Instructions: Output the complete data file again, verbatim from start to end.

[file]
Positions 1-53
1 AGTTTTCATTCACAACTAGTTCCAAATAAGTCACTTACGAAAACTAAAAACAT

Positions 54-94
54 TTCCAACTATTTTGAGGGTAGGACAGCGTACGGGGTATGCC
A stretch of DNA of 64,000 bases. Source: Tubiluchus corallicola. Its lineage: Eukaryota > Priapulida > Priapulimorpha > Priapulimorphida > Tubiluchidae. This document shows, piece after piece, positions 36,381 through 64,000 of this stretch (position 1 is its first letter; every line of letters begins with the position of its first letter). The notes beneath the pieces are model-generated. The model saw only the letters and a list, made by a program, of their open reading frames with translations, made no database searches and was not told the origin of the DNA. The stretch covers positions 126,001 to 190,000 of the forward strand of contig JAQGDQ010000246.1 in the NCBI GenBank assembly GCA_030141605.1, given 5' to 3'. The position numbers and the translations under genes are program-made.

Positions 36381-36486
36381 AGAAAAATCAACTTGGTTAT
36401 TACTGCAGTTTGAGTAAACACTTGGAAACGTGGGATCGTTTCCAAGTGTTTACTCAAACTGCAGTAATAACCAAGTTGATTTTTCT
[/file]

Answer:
Positions 1-53
1 AGTTTTCATTCACAACTAGTTCCAAATAAGTCACTTACGAAAACTAAAAACAT

Positions 54-94
54 TTCCAACTATTTTGAGGGTAGGACAGCGTACGGGGTATGCC
A stretch of DNA of 64,000 bases. Source: Tubiluchus corallicola. Its lineage: Eukaryota > Priapulida > Priapulimorpha > Priapulimorphida > Tubiluchidae. This document shows, piece after piece, positions 36,381 through 64,000 of this stretch (position 1 is its first letter; every line of letters begins with the position of its first letter). The notes beneath the pieces are model-generated. The model saw only the letters and a list, made by a program, of their open reading frames with translations, made no database searches and was not told the origin of the DNA. The stretch covers positions 126,001 to 190,000 of the forward strand of contig JAQGDQ010000246.1 in the NCBI GenBank assembly GCA_030141605.1, given 5' to 3'. The position numbers and the translations under genes are program-made.

Positions 36381-36486
36381 AGAAAAATCAACTTGGTTAT
36401 TACTGCAGTTTGAGTAAACACTTGGAAACGTGGGATCGTTTCCAAGTGTTTACTCAAACTGCAGTAATAACCAAGTTGATTTTTCT